“Much less when we’re through my friend. Much less.” They ransacked the room, taking the decorative items–figurines made of semi-precious gems–but nothing else. The returned to the dining hall, and walked down the last hallway. The end of this hallway expanded into a large, beautifully decorated room. IT was akin to the Gilded Rose of Stormwind, with similar woodwork on the molding, tables and chars. It was heated with two small, but not smokeless, hearths. Neither of the men paid attention to the room, or the armor and weapons hanging on the walls. Their attention was drawn to the center of the room, where a red headed child, a toddler really, was sitting next to the biggest dog any of them had ever seen. It was as big as any orc’s worg, with brown and white fur and giant paws. She sat in the middle of the room, licking up toddler’s spilt milk.
The toddler, a cute girl with red hair and blue grey eyes, was obviously crying. The giant dog had put one paw out over her, as if to comfort her. The toddler was petting the dog’s coat.
“What the fuck is that?” screeched trevor. Charles answered by swinging his Axe. Elias yelled for him to stop. The giant dog barked at the yell, and the toddler started crying.
“OI! No swearin’ when me princess is cryin’ yeh feckin’ morons!” Bricu said. He was standing flush with the wall, behind and to the right of Charles. Slung over his back was the two handed sword he had salvaged from Medivh’s tower years before. Elias jumped when Bricu shouted, but Charles froze in midswing, his eyes glazed. Trevor rolled forward, underneath the swing, and as far away from the dog and the child as possible. He drew an arrow and pointed it at Bricu.
“Och. Better me than her.” Bricu said, “But yer in way too bloody deep now squire.” He called upon the light again, and Elias was stopped while starting to speak.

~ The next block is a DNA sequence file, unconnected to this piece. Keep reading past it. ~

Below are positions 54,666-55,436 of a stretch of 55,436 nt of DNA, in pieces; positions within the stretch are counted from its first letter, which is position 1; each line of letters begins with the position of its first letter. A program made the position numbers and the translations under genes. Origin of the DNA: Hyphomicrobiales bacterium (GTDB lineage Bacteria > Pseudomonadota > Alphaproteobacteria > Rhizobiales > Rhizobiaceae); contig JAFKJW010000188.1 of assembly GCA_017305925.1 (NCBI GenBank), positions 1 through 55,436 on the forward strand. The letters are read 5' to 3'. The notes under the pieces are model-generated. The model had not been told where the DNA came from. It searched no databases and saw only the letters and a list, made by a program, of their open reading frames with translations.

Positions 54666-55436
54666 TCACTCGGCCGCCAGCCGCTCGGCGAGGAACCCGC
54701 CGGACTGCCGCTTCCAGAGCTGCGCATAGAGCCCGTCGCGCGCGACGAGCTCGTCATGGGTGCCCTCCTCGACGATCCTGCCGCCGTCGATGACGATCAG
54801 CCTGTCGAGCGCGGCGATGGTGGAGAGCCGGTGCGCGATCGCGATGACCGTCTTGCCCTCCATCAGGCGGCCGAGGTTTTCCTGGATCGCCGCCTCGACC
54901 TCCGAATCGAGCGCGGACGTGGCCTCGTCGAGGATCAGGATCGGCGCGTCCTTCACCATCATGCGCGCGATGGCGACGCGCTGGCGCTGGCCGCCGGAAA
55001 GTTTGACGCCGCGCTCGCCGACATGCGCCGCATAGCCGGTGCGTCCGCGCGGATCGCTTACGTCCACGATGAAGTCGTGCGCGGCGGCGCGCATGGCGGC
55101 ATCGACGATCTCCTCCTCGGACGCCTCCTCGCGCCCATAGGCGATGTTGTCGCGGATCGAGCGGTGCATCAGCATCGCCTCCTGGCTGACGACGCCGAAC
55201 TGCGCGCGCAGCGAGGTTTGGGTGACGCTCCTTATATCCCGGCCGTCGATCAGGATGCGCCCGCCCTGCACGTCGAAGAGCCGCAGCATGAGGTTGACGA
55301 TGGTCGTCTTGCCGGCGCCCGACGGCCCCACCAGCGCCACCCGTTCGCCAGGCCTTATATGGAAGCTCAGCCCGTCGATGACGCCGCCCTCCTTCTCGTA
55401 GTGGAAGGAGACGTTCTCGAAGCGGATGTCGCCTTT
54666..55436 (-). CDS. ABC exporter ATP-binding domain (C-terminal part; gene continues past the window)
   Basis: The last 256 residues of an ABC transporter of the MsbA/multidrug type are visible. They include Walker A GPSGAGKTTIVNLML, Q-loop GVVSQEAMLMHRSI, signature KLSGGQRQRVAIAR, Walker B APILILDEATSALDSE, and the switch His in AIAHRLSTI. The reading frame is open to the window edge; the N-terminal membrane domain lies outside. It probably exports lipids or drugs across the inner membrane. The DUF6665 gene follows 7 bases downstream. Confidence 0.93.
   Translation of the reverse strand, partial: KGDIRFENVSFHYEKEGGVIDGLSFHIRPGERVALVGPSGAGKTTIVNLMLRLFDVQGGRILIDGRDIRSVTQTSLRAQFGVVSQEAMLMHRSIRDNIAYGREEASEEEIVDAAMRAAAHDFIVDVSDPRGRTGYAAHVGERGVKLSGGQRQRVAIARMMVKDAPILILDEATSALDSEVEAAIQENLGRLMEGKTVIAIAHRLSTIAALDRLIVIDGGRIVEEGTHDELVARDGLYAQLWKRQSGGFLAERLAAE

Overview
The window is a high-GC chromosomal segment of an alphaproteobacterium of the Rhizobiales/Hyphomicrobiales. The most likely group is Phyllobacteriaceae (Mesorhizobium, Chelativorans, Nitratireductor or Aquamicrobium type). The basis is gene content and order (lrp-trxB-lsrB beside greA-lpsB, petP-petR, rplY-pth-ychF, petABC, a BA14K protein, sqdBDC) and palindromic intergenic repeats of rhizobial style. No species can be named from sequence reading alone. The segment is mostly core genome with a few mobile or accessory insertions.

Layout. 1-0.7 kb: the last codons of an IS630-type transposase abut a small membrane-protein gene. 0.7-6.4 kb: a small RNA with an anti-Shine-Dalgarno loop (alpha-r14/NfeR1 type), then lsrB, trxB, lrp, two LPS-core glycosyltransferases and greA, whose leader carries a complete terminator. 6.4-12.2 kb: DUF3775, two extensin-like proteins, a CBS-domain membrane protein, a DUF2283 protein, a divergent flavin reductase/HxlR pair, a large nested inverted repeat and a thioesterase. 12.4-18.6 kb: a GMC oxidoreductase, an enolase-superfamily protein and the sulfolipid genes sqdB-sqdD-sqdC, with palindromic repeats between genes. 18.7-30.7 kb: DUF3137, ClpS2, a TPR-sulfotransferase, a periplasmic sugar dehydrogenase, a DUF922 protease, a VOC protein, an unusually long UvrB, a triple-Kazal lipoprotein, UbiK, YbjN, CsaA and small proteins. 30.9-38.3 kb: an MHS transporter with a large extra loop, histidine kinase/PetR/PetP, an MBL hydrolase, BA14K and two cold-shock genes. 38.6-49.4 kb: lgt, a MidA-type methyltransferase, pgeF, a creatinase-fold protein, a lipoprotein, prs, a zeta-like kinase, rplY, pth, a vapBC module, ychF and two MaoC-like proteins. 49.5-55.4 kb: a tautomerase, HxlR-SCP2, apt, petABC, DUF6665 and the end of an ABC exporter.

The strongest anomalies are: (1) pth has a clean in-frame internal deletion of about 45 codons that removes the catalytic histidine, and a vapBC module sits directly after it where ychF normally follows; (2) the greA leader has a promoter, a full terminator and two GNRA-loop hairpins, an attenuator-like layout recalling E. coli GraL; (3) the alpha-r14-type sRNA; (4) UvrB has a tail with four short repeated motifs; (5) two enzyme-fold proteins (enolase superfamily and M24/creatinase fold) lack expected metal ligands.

“Put the bow down an’ yeh’ll walk away from this.” Bricu said, staring at Trevor. The archer was steady, but his breathing was rapid and shallow. His fear was palpable. For the third time that night, Bricu called up on the light. A soft white glow encircled his daughter. “Emer! Bedtime!” He yelled. The giant dog picked shifted her weight and started to get up. Trevor fired at her. The arrow slammed into her flank. Emer looked back at trevor, snarling. The toddler screamed. So did Bricu.
“EMER BED TIME NOW!” Hobbling though she was, the giant dog scooped up the toddler by the back of her shirt and trotted off down the hallway awayt from Trevor.
Trevor dropped the bow. He screamed an apology, but it was too late. Bricu rushed at him, calling upon the light to guide his blade. He sliced into Trevor at the collar bone, not so neatly cutting into him. Trevor fell to the ground, sobbing in pain. Charles recovered by then, as did elias. Charles charged while Elias summoned purple spheres that hurled themselves at Bricu. Charles’ attack pushed Bricu backwards, and his axe splintered the wood floor. The spheres slammed into Bricu, but Elias saw thet were drawn into a ring he wore on his right hand.
“Me ceilin’, me dog, swearin’ in front o’me daughter an’ now me floors?” Bricu said as Charles tried to pry the axe from the floor. “When I’m done with yeh, I’m gonna have yer ghosts clean me fuckin’ house for the rest o’eternity.” Bricu engaged Charles, stepping on the haft of his axe, and cutting through the mail with one wild stroke. He kept moving towards Elias. Elias prepared another spell, but Bricu called upon the light again. His blade cut through Elias like a hot knife through butter. Charles, still standing, yanked at the axe one more time. Bricu spun around another time, ending Charles life with flashy, if not fluid, sword play.